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What motivates your customers to buy? The answer might surprise you.


Somewhere near the top of the list of what I like to call “small business probs” is a general question we’ve all screamed at the universe at some point: WHERE ARE MY CUSTOMERS AND WHAT DO THESE PEOPLE WANT FROM ME???

Whew! Feels good to get that off your chest, doesn’t it? Group therapy for the day complete! ☑

But let’s channel our collective angst into something more productive here…😅

There is a secret to figuring out how to find your people and give them what they want and it’s got an official-sounding name: market research.

Yes. It sounds riveting, doesn’t it?

Don’t worry! All market research requires is that you become part statistics wizard, part behavioral psychologist and part Steve Jobs-esque market prophet and EVERYTHING WILL BE FINE. 😜

It’s really not that bad. I’ll be giving you some practical strategies to get you started. But first let’s start by rephrasing that big question, minus the existential angst.

Who is my customer and what do they want or need?

This question is at the heart of market research. According to Google (that all-knowing, digital guru), market research is “the action or activity of gathering information about consumers’ needs and preferences.”

So now that we know what the question is and that market research holds the key, let’s talk about some real-world ways that you can make this work for your company.

Market research doesn’t have to be expensive or complicated.

Large corporations with ample budgets to spend can afford to throw a lot of money at complex marketing efforts. But smaller companies don’t have that luxury. Don’t be discouraged if your budget is modest! There are a lot of things you can do yourself that won’t break the bank.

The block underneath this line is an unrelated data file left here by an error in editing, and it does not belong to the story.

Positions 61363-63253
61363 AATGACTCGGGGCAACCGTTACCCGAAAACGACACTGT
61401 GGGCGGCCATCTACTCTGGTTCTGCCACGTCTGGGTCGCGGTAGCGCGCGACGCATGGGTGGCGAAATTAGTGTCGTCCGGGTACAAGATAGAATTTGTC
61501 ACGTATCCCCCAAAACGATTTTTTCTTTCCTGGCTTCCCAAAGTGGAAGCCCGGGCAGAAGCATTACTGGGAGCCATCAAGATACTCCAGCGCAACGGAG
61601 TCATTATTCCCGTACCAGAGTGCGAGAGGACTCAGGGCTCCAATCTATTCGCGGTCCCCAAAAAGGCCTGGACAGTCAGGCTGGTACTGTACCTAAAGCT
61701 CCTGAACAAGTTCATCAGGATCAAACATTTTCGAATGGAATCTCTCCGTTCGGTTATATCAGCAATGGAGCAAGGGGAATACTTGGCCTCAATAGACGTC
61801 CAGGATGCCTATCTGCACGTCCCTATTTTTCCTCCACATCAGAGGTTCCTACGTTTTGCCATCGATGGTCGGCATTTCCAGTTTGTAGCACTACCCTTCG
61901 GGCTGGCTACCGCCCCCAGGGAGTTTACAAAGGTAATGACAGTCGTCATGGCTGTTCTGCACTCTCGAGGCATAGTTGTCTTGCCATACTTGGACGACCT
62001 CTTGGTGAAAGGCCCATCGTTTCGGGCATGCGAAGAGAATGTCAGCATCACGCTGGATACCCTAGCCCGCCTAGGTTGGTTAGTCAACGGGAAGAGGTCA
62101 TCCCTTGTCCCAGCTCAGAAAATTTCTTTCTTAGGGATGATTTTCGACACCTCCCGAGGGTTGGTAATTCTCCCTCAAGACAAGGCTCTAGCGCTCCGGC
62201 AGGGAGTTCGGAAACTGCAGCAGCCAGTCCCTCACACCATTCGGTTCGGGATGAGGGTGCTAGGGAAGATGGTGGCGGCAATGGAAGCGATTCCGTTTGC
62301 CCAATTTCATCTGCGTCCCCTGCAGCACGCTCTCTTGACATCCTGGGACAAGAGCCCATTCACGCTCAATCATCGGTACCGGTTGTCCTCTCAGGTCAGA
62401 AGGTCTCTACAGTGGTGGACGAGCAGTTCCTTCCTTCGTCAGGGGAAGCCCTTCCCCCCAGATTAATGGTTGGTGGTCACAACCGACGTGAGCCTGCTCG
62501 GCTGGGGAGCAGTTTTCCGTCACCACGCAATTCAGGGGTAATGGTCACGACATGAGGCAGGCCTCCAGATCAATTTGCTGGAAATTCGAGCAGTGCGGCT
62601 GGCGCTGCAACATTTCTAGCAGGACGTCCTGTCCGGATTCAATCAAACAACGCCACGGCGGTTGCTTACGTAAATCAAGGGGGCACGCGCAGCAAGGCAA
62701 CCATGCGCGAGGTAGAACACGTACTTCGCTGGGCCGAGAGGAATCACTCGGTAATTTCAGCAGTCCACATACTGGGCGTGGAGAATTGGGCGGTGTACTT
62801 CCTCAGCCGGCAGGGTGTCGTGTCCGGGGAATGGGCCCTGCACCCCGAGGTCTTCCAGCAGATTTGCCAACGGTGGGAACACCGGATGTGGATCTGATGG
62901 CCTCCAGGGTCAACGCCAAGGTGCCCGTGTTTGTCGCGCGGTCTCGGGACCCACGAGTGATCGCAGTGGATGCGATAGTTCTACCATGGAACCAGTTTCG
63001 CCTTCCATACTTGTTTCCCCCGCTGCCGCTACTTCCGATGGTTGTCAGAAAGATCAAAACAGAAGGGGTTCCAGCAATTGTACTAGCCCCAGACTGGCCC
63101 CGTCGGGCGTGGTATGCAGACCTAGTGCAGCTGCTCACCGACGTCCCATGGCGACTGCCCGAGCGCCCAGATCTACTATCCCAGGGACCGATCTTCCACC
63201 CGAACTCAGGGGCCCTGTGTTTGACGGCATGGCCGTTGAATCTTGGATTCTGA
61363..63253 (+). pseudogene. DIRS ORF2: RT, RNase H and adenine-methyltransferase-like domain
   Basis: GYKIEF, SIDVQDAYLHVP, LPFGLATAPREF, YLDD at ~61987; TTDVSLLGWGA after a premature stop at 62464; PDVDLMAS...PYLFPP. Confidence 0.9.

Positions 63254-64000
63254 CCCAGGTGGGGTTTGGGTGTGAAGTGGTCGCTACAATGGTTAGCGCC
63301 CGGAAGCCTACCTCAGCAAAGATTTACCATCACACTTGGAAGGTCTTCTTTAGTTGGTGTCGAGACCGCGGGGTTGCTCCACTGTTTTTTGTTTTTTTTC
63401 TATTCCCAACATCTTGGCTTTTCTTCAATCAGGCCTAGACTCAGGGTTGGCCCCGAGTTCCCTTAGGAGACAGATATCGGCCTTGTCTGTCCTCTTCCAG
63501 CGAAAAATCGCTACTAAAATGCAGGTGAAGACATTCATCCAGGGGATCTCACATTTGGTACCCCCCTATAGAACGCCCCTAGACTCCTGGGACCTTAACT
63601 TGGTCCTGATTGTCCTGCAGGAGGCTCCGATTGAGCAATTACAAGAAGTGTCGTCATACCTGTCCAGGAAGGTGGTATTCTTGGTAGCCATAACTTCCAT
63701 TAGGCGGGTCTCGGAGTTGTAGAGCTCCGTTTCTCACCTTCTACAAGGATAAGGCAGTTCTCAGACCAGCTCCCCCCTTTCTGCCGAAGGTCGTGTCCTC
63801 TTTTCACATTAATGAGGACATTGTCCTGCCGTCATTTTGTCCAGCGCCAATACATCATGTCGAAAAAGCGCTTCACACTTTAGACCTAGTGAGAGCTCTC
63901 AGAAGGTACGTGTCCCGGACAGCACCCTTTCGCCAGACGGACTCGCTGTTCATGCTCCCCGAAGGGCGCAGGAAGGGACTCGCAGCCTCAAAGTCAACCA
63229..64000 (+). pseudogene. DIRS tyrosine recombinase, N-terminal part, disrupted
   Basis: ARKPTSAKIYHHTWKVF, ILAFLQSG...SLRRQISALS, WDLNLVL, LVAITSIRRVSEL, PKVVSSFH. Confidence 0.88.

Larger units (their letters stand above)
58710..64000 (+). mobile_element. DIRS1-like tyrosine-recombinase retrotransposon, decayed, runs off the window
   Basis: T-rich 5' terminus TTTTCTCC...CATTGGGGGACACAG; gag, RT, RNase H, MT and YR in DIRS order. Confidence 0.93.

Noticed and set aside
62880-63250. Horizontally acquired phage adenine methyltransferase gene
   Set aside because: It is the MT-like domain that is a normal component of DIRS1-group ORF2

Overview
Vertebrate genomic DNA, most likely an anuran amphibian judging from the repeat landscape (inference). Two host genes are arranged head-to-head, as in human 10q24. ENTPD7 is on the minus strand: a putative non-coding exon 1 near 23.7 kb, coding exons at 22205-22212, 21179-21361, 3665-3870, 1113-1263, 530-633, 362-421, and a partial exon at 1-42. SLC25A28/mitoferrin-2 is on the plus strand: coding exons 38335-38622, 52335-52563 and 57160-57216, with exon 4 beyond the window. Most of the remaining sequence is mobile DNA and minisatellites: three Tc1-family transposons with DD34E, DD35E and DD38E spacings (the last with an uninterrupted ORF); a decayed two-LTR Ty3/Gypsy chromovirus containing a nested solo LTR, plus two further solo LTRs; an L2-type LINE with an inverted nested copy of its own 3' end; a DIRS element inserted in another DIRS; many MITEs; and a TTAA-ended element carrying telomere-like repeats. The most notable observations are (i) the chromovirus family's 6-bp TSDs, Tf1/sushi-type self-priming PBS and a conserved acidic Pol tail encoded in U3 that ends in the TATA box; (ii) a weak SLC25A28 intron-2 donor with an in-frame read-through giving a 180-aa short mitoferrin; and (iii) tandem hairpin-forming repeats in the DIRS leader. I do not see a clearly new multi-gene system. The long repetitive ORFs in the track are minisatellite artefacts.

Start with a detailed profile of your ideal customer.

If you take nothing else away from this post, remember this: knowing EXACTLY who you’re selling to is the key to marketing success!

So who’s your ideal customer?

“Anyone who wants to buy your product?” Way too broad.

“Adults over the age of 30?” Not specific enough.

How about …. “Busy working mom, mid-thirties to mid-forties, avid Facebook user, owns a home in the suburbs and makes around 70K a year.” Yep, now we’re getting somewhere!

Why does this matter? Targeting a highly specific demographic (the one most likely to buy your product) means a better return on your marketing dollars. And knowing exactly who you’re selling to will help you develop better product offerings in the future.

Don’t sell to ALL the customers. Sell to the RIGHT customers.

Lucky for you, I recently wrote an entire post specifically on finding your dream customer. Did you miss it?? You can learn everything you need to know about creating a detailed customer profile and more – check it out, right here!

Do a little research on your competition.

Okay, ready for some detective work? Identify a few competitors in your industry. Scroll through their websites. Visit their Facebook pages and scroll through their Twitter feeds. Read their Google reviews.